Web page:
Residents worry over proposed Moston Lane Development Framework

Moston Lane residents have expressed worries over the proposed Moston Lane Development Framework presented to them by council officials.

Councillor Paula Appleby led the council team that met residents at the pre-executive approval consultation with the community, where many residents openly queried the plan, showed scepticism, and uttered words of anger at the Simpson Memorial Hall.

A council officer, whom the councillor assigned to speak with the media, Mr. James Collier, said the consultation was to gather the residents’ opinion. He said, “We would look at feedback and we would see what people have said. What they like and what they don’t, what adjustments they would like”. He said if they got positive responses and the council executives approved the proposal, they would begin to see the implementation of the projects.

However, residents who raised several concerns at the meeting preferred to remain anonymous. A resident who scanned the QR code to determine a planned construction in front of her house alleged that the different maps did not match. She snapped, “Don’t show us two maps. I want to know what you are doing in front of my house and your maps are not matching. See, that is utter rubbish. I am sorry. I don’t mean to be rude.” But the council officer, Richard Humphreys answered politely, “I don’t think that is the case.”

Another lady, who resides locally, noted that the last time council said they were moving out the shops on Moston Lane to improve the traffic congestion, but they did nothing. As she engaged the council officer, another resident shouted, “Everything is in a mess”. As the officer began to explain, another person screamed Moston Lane traffic jam is a shame. Many residents asked questions about the council’s plans for car parks, they explained circumstances where people living around Moston Lane found it difficult to find a space to park their vehicles close to their houses and the traffic jam which were the result of informal parking. Humphreys told them that the framework includes a plan to enhance the existing car parks and build new parks.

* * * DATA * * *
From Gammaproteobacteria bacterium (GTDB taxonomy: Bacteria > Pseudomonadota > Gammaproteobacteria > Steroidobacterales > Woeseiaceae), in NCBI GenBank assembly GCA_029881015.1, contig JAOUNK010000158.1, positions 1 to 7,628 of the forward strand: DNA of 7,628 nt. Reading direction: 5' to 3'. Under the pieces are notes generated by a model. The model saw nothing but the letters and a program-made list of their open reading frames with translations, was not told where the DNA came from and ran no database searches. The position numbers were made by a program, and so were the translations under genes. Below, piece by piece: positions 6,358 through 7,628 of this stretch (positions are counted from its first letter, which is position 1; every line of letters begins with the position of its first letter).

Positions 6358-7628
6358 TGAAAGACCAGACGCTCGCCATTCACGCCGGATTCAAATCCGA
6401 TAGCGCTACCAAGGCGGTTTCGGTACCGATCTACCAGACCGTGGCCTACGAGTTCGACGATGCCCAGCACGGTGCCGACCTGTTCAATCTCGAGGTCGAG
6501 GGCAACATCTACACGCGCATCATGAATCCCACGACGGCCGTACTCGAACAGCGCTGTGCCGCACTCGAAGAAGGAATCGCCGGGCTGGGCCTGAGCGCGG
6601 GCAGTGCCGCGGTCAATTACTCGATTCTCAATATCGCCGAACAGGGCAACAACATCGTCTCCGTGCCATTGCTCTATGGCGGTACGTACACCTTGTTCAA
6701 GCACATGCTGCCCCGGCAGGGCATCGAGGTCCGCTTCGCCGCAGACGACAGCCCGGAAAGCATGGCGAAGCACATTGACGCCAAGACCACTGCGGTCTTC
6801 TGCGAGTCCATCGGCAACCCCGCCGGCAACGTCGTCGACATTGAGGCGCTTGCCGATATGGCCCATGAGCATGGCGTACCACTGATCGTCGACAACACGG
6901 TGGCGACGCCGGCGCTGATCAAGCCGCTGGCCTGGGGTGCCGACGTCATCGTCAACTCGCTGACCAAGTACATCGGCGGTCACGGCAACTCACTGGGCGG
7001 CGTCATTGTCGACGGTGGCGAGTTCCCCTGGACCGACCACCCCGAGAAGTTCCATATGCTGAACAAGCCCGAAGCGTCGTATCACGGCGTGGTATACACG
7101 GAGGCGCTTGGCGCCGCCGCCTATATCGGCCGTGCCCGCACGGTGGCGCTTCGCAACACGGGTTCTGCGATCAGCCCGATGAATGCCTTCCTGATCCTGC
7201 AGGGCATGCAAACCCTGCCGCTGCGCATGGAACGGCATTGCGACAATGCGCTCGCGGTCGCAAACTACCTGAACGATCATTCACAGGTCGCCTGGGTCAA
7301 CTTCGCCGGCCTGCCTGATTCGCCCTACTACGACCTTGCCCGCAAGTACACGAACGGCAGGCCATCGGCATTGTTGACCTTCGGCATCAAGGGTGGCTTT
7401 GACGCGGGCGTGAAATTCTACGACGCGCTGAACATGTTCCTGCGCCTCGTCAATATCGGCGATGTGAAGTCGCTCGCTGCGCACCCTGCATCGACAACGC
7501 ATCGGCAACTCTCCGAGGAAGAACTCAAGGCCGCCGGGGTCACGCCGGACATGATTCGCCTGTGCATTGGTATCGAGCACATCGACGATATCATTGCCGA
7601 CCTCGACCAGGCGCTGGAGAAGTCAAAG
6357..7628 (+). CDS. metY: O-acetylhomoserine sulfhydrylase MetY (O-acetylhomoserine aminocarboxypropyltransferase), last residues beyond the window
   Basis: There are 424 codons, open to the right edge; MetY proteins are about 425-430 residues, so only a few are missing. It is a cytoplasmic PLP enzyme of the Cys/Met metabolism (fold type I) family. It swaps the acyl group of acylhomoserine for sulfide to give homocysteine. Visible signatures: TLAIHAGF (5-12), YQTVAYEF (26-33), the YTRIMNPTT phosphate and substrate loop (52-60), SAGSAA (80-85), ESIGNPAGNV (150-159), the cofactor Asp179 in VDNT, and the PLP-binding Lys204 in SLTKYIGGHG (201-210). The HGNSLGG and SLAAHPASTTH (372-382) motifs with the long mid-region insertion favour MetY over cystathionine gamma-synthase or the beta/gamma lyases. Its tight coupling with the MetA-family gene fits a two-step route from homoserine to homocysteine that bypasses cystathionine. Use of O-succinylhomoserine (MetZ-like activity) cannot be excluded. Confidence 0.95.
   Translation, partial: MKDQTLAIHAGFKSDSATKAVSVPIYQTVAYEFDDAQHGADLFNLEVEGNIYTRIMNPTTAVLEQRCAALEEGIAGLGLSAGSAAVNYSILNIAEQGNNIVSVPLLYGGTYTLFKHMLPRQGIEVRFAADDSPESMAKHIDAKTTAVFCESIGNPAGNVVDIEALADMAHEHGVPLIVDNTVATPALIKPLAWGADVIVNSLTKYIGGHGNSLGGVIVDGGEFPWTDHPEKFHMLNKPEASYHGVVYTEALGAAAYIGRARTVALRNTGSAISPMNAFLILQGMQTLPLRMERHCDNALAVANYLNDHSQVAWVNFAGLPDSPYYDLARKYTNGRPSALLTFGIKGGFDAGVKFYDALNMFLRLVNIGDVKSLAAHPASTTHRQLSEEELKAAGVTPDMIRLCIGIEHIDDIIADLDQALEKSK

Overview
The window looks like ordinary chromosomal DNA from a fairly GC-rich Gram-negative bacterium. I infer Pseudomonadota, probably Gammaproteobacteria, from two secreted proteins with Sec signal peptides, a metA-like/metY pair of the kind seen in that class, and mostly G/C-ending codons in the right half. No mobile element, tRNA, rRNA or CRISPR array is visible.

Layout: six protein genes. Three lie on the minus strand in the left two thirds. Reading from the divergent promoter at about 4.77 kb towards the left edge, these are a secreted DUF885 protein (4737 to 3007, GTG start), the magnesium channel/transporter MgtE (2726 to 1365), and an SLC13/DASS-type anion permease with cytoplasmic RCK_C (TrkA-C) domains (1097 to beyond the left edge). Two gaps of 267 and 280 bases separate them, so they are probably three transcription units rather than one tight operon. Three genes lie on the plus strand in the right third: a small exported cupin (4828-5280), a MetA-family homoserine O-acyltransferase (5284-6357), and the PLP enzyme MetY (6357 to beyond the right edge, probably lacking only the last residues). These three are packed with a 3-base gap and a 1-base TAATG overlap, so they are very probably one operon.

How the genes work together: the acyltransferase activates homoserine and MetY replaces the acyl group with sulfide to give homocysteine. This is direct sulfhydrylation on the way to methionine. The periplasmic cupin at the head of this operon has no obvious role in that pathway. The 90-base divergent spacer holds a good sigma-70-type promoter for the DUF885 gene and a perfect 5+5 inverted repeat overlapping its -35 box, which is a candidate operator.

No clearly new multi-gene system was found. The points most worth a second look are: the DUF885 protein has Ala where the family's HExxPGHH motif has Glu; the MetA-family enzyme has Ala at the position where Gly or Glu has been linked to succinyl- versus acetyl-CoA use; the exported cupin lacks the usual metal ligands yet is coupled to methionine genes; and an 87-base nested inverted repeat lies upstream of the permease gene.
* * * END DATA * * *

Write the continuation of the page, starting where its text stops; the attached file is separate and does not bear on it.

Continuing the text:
As the different people joined the clusters around each of two the three-legged boards where council officers’ stock their maps to explain the concept the questions about which buildings would be demolished kept coming. The officers assured the people that their plan was to avoid demolition as much as possible. According to him, the proposed public square would be located off Penn Street, on the former College Car Park site. The residents were also assured that planned new residential homes will be on a parcel of land that which were presently empty.

One lady requested for the council plans to bring people from diverse backgrounds together. She said the council needed to build a cultural centre where people from different backgrounds could meet and learn from each other’s backgrounds. The official commended her and gave a comment form to fill out and return to the council representatives present at the meeting.

The people discussed how affordable the planned new homes were likely to be among themselves. They wondered if the deposit for each of the 10,000 affordable housing units would not be up to £20,000. But the official could not confirm the amount.

A lady said the council needs to get rid of drug dealers and anti-social behaviours in the area before they deliver the construction. She said otherwise, the green spaces will attract thousands of kids would congregate and cause havoc.

Meanwhile, Collier said the government will not be funding all the constructions in the framework. He stated that housing associations and private investors will participate in the funding. On security threats, he noted that the council cannot afford not to do anything because of anti-social behaviours. He said the square’s design would have a lot of visibility, so that people can have a clear line of sight, and police experts would vet the architectural design for safety purposes before the construction begins. He added that the council had decided on CCTV, lighting, and management plan to look after the project.

Collier said the councillor has got money set aside, so things would happen if the people want it to. So, people should respond, if they want to see changes.”

The framework includes a public square, 36,000 new residential homes, and five pocket parks. Others are enhancement of the Moston Lane corridor, better pedestrian crossing, formal car parking, cycling, and sustainable drainage systems.